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The Cool Material Bike Build: Get ‘Er Going

The Cool Material Bike Build: Get ‘Er Going

In the first installment of The Cool Material Bike Build, we detailed our plan for finding an affordable used motorcycle in questionable condition, fixing it up, customizing it a tad, and getting it up and running as our office bike. Then, in the last post, we showed you the 1976 Yamaha XS650 we scored for $800 along with the work it needed. Now on to the fun part.

This post is sponsored by Motorcycle Mechanics Institute. For more information about graduation rates, the median debt of students who completed the program and other important information, visit


Where To Work?

Nothing is more frustrating than working on a bike outside in poor light, dropping a bolt or important piece, and then searching for hours for it. So to give the XS650 the attention she deserves, we rented out garage space in South Philadelphia, a place close enough to Cool Material HQ for us to pop over after work. Finding garage space was surprisingly easy. We did a little research online and came across an accessible spot for $100/month. We outfitted the space with a heavy-duty workbench and all our tools and toolboxes for our time there. We can’t stress this enough: if you don’t have a good, well-lit space to work on your bike, you’re going to have a hard time.

Anyway, it’s time to get this show on the road.

Getting Started with the Electrical System

Our first inspection was the electrical system. If you remember from the last post, our new office bike was blowing a fuse, and that’s a pretty big deal. We followed the power coming from the battery and through the ignition and charging systems. Turns out, one of the ignition coils (the component that turns battery voltage into a spark) was cracked down the middle. Obviously this was part of the problem. Looking further we noticed a wire that comes from the alternator (the part that charges the battery) had blackened the connector. Maybe a problem, or maybe it had been like that and running fine for years. Either way, having issues in the two main electrical systems was a prompt for us to buy replacements and rewire the bike. A bit of research unveiled that there were a few ways we could do it ourselves that are surprisingly simple.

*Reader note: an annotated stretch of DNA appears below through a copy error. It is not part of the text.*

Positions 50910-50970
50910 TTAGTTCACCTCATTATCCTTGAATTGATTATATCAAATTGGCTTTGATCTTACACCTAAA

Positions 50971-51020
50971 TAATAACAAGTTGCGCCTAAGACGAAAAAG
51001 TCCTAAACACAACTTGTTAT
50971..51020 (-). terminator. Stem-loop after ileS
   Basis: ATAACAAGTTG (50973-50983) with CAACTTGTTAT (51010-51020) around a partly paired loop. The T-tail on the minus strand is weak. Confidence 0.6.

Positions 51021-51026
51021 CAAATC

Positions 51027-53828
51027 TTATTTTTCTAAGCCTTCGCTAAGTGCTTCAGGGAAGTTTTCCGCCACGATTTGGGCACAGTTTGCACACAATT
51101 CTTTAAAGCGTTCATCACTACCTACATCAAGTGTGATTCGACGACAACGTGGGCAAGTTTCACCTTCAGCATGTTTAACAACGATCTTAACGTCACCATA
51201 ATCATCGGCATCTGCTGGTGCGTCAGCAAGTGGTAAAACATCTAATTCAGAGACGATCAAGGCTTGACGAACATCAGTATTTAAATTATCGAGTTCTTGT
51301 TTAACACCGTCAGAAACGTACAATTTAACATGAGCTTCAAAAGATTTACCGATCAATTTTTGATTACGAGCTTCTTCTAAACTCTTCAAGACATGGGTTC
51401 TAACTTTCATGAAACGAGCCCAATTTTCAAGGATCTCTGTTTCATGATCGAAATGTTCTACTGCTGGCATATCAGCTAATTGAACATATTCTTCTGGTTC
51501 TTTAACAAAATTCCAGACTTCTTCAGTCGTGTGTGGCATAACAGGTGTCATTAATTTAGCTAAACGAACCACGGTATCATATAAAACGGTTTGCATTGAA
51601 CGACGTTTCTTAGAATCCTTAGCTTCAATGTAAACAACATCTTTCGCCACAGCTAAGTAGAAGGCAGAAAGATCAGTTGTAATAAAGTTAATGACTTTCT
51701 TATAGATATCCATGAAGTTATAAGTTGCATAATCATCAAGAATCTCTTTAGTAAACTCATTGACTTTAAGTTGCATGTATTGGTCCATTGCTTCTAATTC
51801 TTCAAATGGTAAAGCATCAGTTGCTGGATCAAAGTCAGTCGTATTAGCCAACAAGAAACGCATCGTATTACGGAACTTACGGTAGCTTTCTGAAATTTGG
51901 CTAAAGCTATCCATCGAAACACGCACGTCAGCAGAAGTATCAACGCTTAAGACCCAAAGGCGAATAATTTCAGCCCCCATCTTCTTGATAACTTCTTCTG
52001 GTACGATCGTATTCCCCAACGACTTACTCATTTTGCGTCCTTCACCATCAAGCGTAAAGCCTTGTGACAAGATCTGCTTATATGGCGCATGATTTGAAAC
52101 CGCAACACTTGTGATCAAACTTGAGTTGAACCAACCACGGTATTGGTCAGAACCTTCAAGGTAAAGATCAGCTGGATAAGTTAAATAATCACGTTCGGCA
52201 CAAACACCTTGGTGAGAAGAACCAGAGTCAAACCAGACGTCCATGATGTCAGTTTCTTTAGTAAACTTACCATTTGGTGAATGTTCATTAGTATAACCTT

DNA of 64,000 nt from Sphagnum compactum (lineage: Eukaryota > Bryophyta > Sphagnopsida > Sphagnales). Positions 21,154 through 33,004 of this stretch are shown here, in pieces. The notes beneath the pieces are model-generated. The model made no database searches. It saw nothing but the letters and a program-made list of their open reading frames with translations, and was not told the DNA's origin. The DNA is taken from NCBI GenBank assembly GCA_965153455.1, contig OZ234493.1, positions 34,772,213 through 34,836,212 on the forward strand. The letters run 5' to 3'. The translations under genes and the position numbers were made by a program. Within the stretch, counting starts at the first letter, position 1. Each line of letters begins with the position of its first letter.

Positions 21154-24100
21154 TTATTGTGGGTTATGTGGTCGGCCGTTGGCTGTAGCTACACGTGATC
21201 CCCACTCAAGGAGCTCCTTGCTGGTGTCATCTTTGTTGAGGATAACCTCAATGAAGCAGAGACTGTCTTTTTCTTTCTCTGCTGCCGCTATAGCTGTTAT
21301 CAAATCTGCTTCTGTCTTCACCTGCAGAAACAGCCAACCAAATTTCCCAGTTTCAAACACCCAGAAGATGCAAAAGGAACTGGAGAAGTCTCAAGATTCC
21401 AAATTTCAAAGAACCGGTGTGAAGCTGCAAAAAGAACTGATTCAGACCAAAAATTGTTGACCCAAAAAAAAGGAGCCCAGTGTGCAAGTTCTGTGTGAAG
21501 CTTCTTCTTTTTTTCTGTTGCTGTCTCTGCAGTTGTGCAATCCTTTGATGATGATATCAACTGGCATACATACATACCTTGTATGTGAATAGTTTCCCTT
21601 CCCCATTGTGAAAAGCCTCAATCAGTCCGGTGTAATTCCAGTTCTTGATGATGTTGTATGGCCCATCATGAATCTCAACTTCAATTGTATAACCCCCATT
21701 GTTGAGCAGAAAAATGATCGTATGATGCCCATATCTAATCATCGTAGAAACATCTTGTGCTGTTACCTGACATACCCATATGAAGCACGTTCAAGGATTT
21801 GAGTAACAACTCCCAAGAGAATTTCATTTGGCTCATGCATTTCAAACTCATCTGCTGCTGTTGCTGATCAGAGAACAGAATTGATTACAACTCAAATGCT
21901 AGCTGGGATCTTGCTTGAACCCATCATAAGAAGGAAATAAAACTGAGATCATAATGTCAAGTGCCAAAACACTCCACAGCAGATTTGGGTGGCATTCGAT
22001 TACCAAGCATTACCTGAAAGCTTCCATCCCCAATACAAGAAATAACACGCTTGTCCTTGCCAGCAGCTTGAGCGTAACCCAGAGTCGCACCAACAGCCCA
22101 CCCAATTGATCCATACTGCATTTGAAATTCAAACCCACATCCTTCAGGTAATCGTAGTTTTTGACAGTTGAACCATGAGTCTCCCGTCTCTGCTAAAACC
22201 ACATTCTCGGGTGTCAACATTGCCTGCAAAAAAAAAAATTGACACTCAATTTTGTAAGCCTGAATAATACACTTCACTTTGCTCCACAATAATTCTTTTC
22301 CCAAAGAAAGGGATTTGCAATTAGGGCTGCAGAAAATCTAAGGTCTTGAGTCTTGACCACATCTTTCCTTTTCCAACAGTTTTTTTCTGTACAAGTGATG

Taking the Bike Apart

As mentioned in the last post, we wanted to replace the majority of the bearings. To do so, we pulled the wheels, swingarm and forks off the bike to gain access to the bearings. The swing arm looked like it had been serviced after the bike was purchased but all the other pieces were ancient. Because of this, some special tools were required to remove the fork, which we actually ended up fashioning ourselves to save a little bit of cash. With a little bit of know-how and some basic smarts, this isn’t that hard to do.

We also had to remove the engine from the frame. We’re not planning on overhauling the entire engine, but we do want to do proper maintenance and inspection, and because our bike is an XS650, which makes certain parts of the engine hard to access, the engine had to come off. Here’s where it helps to have a good friend and some cold beers to share with them. With the help of a friend, we pulled the engine of our Yamaha. Not fun but worth the time. You don’t want to do that part by yourself. Once on our workbench, we discovered the cylinder block we thought had been painted black was really just covered in grime. We figured a deep clean was in order.

Cleaning Is Rough

This bike needs a cleaning worse than a Tough Mudder junkie without a shower. The parts are filthy. Some look like they haven’t been touched since 1976. Even though cleaning is mundane, if we want our bike to look sleek in the end it absolutely must be done. The parts we planned to paint—wheels, lower fork tubes, headlight, cylinder block—need the most attention to make sure the paint adheres well to the metal. Basically, this is more than a spit shine. The frame required a bit of touching up and the rest of the cleaning was handled with some degreaser and a ton of shop rags. A ton. We spent hours cleaning our Yamaha.

Putting Her Back Together

While putting our bike back together, we basically made a rolling frame, added the engine, added the electrical parts and finished with the components. Is it ready to run? Not quite. But it’s starting to look like a motorcycle again. Next week we’ll finish the reassembly and wiring and finish her off with our custom parts. Some of our customization parts had to be installed during the reassembly, but we’ll get to that next week.

Total Spent on Parts: $700 | Total Spent so Far: $1600

We’re going to go scrub our hands for the foreseeable future. Stay tuned for Part 4, which is coming next week. We’ll get into all the fun that is customizing our new office ride.

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